A. Fuel pumps have a high return rate because any number of things may prevent the engine from getting fuel. Common causes of no fuel include a plugged fuel filter, blocked fuel line, blown fuel pump fuse, bad fuel pump relay, electrical faults in the fuel pump wiring (opens, shorts or excessive resistance), a dead fuel pump or no fuel in the tank. In cases where the pump is dead and does not spin when the key is turned on, the problem may be the pump itself or it may be the pump’s voltage supply or wiring connections. A problem with a vehicle’s anti-theft system (or PCM) may also disable the fuel pump circuit and prevent the engine from starting.
Sometimes a fuel pump will run but not spin fast enough to develop normal fuel pressure. This may cause hard starting and poor engine performance. A weak pump may deliver enough pressure and flow for low-speed driving but starve the engine for fuel when engine speed and load increase, causing the engine to misfire. Sometimes the problem is not the pump at all, but a leaky fuel pressure regulator that can’t maintain adequate pressure to the fuel injectors.
Accurate diagnosis requires making various electrical checks if the pump is not working to rule out other possibilities such as a blown fuse, bad relay or wiring fault. In cases where the pump runs, fuel pressure needs to be checked with an accurately calibrated fuel pressure gauge. A flow meter can be used to check fuel delivery, or the pump’s output can be measured by disconnecting a fuel line and seeing how much fuel it can deliver. A good pump should usually deliver a quart of fuel in 30 seconds.
A new or used fuel pump that is not installed in a vehicle should never be jumped to test it. Fuel pumps must be submerged in fuel for both cooling and lubrication. Running a pump dry can damage it.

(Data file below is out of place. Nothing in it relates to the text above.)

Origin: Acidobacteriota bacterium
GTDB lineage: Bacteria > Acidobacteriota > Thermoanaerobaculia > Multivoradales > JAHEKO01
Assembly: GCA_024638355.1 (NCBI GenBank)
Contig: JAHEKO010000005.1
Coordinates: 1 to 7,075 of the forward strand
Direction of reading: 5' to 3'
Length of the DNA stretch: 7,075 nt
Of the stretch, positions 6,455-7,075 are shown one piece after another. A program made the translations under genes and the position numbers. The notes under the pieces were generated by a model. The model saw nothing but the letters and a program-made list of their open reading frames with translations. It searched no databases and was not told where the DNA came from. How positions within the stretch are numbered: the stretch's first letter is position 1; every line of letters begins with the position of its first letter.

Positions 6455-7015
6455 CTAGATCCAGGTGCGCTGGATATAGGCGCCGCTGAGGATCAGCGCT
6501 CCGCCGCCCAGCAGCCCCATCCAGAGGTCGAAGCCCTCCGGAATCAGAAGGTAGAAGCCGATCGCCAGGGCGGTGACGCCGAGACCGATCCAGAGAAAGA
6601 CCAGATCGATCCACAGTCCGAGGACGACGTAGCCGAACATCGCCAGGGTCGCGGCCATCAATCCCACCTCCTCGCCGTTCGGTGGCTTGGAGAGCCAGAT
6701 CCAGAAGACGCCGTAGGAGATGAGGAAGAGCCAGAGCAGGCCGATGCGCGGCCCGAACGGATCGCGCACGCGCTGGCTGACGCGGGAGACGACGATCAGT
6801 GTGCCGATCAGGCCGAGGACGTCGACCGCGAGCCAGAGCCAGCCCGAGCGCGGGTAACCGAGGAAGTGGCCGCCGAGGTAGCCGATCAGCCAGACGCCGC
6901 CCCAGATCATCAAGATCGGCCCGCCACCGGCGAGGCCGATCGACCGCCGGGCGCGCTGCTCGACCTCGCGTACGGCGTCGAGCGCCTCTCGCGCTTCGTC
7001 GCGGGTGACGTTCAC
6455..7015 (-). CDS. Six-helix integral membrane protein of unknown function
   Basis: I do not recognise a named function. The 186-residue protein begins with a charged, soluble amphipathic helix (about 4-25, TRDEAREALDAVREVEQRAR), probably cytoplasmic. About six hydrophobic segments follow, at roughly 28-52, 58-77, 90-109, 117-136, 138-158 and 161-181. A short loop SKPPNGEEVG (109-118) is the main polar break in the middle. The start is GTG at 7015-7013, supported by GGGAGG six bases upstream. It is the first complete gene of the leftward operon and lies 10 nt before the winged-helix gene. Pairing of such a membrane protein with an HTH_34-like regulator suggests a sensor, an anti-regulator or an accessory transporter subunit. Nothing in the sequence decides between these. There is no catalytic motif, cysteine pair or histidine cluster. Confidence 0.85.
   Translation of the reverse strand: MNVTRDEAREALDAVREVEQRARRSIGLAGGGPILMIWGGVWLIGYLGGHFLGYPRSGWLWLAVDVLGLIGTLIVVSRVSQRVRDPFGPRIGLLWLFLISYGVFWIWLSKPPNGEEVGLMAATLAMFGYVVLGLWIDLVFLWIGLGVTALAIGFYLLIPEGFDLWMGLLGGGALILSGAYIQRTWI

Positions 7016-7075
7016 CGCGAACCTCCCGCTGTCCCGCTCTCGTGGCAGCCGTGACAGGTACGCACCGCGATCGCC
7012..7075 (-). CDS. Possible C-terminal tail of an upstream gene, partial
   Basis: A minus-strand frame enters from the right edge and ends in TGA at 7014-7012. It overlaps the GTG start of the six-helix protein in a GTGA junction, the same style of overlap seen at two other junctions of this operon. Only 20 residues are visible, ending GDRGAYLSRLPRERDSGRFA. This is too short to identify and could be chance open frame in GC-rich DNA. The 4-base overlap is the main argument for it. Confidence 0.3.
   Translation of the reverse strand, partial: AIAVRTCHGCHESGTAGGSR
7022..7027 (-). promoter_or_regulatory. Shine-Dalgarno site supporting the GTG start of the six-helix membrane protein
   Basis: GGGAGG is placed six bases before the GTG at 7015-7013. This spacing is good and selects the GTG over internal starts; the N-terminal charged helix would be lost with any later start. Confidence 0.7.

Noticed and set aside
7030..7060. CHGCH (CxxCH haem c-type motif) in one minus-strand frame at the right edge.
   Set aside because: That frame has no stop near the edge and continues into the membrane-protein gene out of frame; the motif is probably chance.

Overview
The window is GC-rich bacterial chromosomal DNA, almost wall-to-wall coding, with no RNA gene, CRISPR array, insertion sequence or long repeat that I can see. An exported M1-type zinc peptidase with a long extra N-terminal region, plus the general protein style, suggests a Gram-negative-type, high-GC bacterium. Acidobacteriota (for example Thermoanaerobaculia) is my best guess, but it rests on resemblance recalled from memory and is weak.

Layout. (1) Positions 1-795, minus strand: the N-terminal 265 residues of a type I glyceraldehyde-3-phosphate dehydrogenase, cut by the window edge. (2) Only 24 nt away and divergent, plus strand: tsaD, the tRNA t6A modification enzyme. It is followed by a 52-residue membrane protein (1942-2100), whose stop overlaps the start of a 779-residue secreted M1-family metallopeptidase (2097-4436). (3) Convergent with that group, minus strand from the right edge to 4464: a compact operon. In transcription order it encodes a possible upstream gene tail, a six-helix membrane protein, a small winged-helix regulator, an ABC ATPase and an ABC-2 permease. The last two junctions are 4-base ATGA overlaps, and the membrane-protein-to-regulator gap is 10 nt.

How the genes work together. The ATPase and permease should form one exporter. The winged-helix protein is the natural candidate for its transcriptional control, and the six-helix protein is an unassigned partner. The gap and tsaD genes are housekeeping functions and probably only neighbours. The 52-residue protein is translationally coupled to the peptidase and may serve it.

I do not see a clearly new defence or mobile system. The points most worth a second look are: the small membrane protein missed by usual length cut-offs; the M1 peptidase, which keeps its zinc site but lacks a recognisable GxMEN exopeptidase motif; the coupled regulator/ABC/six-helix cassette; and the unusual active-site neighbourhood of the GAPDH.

When a “bad” fuel pump is returned to the manufacturer under warranty, it is usually bench tested wet on special equipment to determine why it failed. According to one major fuel pump supplier, 62 percent of the pumps returned have no fault found and work perfectly — which means a lot of fuel pumps are being misdiagnosed and returned or replaced unnecessarily.
The best advice here is to ask your customer if they’re sure they really need a new fuel pump. Have they ruled out all of the other possibilities? If not, they should do some additional checks to make sure the pump needs to be replaced.
Q. Is there any way to tell if a fuel pump is failing?
A. Sometimes a failing fuel pump will give some clues to its impending demise, but more often than not the pump just dies with little or no warning.
Sometimes an aging pump will become noisy. The buzzing sound may get louder and louder as the pump nears the end of its life. This is more typical of roller vane fuel pumps than turbine-style pumps, which are typically much quieter.
A failing fuel pump may cause hard-starting or cause a noticeable drop in engine performance when accelerating hard or when driving at highway speeds — but not always.
New original equipment fuel pumps will usually last 100,000 to 150,000 miles or more — but may fail sooner if the pump becomes contaminated with dirt, rust or debris inside the fuel tank.